Why We Like to Touch Art, and Why We Shouldn’t
In hindsight, it was an accident waiting to happen. Hypercaine, an installation conceived by artists Simon Birch, Gloria Yu, Gabriel Chan and Jacob Blitzer for the 14th Factory, a pop-up exhibition in Los Angeles in 2017, consisted of a grid of tall, thin pedestals that filled a room. A single, unique crown had been placed on each of the pedestals. In an attempt to take a photo of herself with the work behind her, a woman lost her balance while crouching in front of one of the rows. The pedestal tipped backwards, causing a domino effect that tumbled the entire row, while everyone could only stand by and watch.
The Internet is rife with examples of works of art being damaged by non-intentional, and also intentional, contact. Often the harm done is accidental – caused by people aiming for the perfect photograph for social media, people posing for friends, boisterous children or the over-curious. On rare occasions it is deliberate: a person is trying to make a statement by purposely destroying art. Thankfully, in the case of the National Gallery of Canada, the damages sustained from "visitor interactions" are much less catastrophic than in the events that go viral on the Internet.
Most people know that art is meant to be seen and not touched; however, often people are simply interested in the artistic process and want to explore further. Modern and contemporary art, in particular, can arouse a curiosity about what works are made of, making them especially vulnerable. The most compelling materials can include plastic, whose original lifespan was meant to be temporary. Artworks created using plastic can appear to be strong, but have actually degraded and are more brittle and easily damaged than they seem. Because contemporary sculptures are often intriguing, colourful and fun, they also may look interactive, especially to visitors who have experience of exploration-themed displays in science centres. Some contemporary sculptures or installations actually use electricity or include hazardous components that should not be handled without protection, thereby posing a risk to those who venture beyond an erected barrier.
The main reason why art shouldn’t be touched is the inherent fragility of the works, the obvious breakage that could occur if an object was sat or climbed on, or handled in a manner it was not meant for. Less obvious, but just as significant, are the invisible traces left behind by the brushing of fingers along the arm of a marble sculpture or over the brushstrokes of a painting. The tips of our fingers carry sweat, oils and acids, all of which can transfer to an artwork. Metal, painted surfaces, works on paper, textiles and photographs can all be damaged or stained by unclean hands. Metals in particular are affected by acids and salts, and handling metal with bare hands can mar the surface with permanent handprints and fingerprints. Coatings, waxes or chemical patinas are often applied to works of art to create a desired appearance, as well as to provide either environmental or physical protection, but repeated touching wears down this protective covering. Grime from hands can build up in the recesses of a porous surface, leaving ingrained dirt and grease.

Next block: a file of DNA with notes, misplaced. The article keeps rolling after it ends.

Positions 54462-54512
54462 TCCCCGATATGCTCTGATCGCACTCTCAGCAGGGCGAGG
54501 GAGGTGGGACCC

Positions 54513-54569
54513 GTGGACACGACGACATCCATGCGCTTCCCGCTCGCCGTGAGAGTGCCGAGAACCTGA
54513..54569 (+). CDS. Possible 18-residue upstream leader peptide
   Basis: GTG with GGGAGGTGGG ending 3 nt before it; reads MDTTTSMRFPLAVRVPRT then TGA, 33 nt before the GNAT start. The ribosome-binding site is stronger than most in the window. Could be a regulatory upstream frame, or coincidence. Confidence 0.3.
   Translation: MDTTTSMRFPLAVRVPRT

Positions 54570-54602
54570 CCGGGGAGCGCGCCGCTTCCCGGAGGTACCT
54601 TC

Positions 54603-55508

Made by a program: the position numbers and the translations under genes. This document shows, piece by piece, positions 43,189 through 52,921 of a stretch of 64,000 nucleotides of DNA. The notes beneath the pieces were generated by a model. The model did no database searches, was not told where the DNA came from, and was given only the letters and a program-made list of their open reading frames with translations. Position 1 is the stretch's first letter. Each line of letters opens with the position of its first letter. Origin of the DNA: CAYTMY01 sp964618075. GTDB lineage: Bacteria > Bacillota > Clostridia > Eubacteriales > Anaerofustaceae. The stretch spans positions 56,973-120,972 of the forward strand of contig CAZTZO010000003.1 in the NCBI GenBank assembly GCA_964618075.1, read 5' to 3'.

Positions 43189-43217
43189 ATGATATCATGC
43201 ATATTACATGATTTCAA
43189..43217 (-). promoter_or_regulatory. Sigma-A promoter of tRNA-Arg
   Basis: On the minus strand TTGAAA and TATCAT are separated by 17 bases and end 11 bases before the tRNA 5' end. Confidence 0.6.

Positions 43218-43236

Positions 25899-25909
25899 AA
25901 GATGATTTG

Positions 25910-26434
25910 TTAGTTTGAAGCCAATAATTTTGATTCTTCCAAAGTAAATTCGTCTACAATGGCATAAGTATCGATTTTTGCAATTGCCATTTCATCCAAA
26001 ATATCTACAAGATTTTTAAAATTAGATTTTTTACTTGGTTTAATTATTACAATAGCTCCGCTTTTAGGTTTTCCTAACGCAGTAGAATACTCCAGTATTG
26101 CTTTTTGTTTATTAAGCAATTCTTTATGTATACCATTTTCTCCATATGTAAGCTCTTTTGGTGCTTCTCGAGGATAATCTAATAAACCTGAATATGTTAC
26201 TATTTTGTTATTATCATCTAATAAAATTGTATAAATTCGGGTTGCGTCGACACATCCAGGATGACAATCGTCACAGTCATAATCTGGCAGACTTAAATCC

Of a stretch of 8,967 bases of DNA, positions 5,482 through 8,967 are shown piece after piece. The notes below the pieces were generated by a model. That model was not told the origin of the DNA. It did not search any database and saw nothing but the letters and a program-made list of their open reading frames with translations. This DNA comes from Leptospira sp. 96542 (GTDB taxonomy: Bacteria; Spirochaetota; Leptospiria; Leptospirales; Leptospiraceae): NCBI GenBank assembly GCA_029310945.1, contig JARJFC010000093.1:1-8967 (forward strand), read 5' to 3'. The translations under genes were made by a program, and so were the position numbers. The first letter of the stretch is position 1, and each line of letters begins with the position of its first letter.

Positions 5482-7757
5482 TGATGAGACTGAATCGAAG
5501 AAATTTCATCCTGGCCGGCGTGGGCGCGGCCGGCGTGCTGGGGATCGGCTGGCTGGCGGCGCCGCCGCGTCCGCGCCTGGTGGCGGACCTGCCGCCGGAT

Some contact is even more worrisome: paint layers on canvas can be cracked or dislodged with very little pressure to the front of a painting. Most materials can be harmed by being rubbed or scratched inadvertently by metal on clothing, as well as rings, watches and even fingernails. Boots and shoes carry grit, salt and dirt, which can abrade and corrode works of art.
While necessary to stabilize and restore an artwork to the appearance intended by the artist, conservation treatments invariably cause change, whether by repairing or retouching areas, or by replacing parts lost or damaged beyond repair. To avoid this, our most vulnerable works are protected in a variety of ways. Security guards are a regular sight in most museums, however they simply cannot be everywhere at all times (and the expense can be prohibitive for small galleries). Installations and art hung on walls often have stanchions (low fence-like barriers) or a line taped on the floor in front; these are not meant as physical barriers but rather to provide a guideline of the safe distance at which to view that particular work of art. Smaller objects are placed in cases, and sensitive paintings or works on paper are displayed behind a sheet of clear acrylic. When it could be considered ambiguous to the visitor, installing a work on a plinth or raised platform provides clarification that the object is, in fact, art.
Increasingly, museums have been using gentle reminders that art is fragile and is meant only to be viewed. This includes "Please Do Not Touch" signage or text written on the floor in vinyl adhesive. While these measures are somewhat successful, some visitors who don’t intend to touch might be insulted by what they perceive as a reprimand. The signage can also be problematic in other ways: some artworks have signage while others don’t, which can be misinterpreted as the "unprotected" art being intended for interaction. This can cause confusing inconsistencies, especially for first-time visitors. In addition, there can be a language barrier.
Museums and art galleries are meant to be inclusive spaces for people of all ages to come enjoy, be inspired by and engage with art. To maintain a welcoming environment, while still protecting the artworks, we are constantly reviewing the balance between access and preservation. We need the help of our visitors to keep Canada's national collection accessible and looking the way the artists intended.
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